"My former boss was herself a former nurse," Caliste said. "I would tell her she was an administrator who just happened to be a nurse, and she would tell me no, she was a nurse that just happened to be an administrator."
Caliste joked that he hoped some nurses would decide to stay on St. Croix after the conference. Then, noting the worldwide shortage of nurses, he said he really did want the nurses and nursing students to know Juan F. Luis hospital wants to hire them.
Senate President Usie Richards made the same point.
"I'm not going to be coy and nice like Mr. Caliste," Richards said. "He said he was joking, but it was serious. We have jobs for you here. Commissioner Ebbesen-Fludd is here because we have jobs for you here."
The territory has had trouble filling a number of nursing positions, partly because there is a worldwide shortage of nurses, and partly because of other factors, such as uncompetitive pay rates for nurses in the territory.
Maria Louise Barker of the Pan American Health Organization was keynote speaker. Barker, a native of St. Kitts and Nevis, studied nursing in the United States and United Kingdom and is a midwife as well as a nurse. Barker put the history of the CNO in a broader social and historical perspective.
"The CNO began at time the Caribbean region was experiencing major changes in the economic, social and political arenas," she said. A 1934 report on health conditions in the British Caribbean found conditions bad enough that the British suppressed the report until after World War II, fearing Germany would use it against them, she said. Infant mortality was very high, and health problems stemming from extreme poverty were common.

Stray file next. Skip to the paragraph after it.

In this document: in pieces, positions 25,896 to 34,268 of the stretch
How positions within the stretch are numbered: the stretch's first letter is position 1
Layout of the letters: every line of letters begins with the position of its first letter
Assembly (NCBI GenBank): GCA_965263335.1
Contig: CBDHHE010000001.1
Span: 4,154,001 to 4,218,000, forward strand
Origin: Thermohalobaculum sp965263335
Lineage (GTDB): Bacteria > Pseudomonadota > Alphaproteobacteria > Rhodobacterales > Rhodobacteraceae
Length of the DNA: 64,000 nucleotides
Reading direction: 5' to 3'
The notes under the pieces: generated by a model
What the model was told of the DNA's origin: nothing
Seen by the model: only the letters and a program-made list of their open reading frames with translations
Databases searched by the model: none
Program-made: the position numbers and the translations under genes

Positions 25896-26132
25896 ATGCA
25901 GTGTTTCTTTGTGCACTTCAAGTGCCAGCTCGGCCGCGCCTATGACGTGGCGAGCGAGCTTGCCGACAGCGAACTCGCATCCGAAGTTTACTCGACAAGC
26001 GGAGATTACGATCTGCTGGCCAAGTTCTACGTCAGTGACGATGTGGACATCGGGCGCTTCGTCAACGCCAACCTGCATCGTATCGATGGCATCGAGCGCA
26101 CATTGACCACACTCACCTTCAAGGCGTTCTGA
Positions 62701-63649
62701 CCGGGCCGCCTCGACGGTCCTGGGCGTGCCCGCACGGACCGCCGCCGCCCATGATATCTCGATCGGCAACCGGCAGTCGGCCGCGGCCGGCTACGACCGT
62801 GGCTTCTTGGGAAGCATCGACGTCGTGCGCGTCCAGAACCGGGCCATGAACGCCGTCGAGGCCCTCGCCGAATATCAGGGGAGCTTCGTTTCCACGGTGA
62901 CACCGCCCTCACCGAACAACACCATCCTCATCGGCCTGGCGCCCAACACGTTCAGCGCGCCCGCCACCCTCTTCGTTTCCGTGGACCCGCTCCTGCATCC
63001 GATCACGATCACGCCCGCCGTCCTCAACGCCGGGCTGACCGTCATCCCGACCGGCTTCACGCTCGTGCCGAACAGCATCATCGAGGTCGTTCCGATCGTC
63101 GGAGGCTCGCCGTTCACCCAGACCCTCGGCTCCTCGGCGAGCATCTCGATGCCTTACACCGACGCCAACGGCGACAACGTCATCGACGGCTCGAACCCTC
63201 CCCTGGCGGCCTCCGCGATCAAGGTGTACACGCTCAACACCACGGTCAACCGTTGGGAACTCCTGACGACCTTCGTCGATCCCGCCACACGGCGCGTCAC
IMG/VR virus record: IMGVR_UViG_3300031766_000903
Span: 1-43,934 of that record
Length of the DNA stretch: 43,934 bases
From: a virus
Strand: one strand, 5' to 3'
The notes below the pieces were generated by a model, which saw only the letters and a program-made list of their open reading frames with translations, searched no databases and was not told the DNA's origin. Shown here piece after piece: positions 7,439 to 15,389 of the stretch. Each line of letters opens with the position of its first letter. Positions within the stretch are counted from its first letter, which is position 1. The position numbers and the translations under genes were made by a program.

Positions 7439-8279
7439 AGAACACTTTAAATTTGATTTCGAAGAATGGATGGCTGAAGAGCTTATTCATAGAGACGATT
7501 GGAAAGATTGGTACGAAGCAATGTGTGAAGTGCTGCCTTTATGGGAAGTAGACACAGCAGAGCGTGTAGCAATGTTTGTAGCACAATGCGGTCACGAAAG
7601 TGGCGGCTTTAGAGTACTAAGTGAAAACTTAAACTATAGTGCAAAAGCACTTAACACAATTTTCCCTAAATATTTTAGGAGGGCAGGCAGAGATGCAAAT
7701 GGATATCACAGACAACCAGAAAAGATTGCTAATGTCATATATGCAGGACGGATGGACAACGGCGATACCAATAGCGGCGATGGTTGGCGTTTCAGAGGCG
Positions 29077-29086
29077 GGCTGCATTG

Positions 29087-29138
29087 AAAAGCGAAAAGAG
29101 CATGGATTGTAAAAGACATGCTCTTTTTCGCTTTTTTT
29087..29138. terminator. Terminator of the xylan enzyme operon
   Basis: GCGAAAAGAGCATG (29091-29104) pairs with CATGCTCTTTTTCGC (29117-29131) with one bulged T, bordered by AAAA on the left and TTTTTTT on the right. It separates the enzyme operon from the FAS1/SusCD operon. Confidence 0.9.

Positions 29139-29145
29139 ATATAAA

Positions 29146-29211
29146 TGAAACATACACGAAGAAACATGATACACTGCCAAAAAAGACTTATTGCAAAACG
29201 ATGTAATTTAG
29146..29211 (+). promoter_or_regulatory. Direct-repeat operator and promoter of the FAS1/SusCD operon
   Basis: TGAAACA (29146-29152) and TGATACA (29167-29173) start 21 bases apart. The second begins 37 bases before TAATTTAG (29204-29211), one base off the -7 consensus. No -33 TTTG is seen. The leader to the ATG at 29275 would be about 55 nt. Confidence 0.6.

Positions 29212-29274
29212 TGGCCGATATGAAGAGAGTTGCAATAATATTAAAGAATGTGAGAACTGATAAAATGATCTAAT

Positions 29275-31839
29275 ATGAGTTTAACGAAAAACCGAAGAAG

"Some of us may remember the words 'malnutrition ward' and seeing children die from kwashiorkor," she said. "A student asked me once what kwashiorkor looks like. I told her, ‘You don't want to know.' Some of you students would not have even heard about these things."
Kwashiorkor is a condition where children who don't get enough protein have severe systemic health problems and delayed development.
As a colonial territory of Britain, Nevis and St. Kitts overly followed that country's practices, she said.
"Nursing education was completely based on the English model," she said. "It was handed down without any consideration of the local situation. I remember seeing all these beds with red woolen blankets and asking, ‘What are you doing with wool blankets in 85-degree heat?'"
Barker managed to get rid of the blankets, she recalled.
Following the ceremony and speeches, the gathered throng queued up to the buffet spread put out by Divi Casino, and the nurses mingled and networked for the rest of the evening. The conference goes on until Saturday.
Back Talk Share your reaction to this news with other Source readers. Please include headline, your name and city and state/country or island where you reside.